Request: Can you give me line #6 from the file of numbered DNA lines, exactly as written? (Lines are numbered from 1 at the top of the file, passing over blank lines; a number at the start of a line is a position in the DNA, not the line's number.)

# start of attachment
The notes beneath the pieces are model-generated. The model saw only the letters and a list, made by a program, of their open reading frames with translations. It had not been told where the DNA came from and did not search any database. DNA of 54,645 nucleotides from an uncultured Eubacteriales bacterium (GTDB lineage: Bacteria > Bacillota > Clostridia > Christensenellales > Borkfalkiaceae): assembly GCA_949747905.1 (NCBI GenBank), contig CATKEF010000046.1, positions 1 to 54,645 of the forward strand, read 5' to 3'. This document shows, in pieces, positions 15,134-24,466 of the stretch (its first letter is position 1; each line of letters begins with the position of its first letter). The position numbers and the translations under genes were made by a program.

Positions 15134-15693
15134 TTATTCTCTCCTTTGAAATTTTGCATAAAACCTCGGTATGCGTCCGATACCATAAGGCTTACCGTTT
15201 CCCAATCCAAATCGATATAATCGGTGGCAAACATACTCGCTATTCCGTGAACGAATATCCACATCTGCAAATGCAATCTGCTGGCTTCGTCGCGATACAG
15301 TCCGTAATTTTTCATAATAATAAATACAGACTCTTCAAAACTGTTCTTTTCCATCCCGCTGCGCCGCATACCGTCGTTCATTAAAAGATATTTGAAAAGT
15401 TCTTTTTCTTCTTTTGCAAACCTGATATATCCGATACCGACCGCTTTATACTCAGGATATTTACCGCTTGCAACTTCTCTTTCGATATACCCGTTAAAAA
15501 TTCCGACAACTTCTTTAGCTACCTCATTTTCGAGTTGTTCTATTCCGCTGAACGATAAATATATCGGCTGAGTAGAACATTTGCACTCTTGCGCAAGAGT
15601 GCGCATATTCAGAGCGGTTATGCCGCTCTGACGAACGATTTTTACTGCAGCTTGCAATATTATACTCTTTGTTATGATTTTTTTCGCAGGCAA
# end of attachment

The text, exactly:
15401 TCTTTTTCTTCTTTTGCAAACCTGATATATCCGATACCGACCGCTTTATACTCAGGATATTTACCGCTTGCAACTTCTCTTTCGATATACCCGTTAAAAA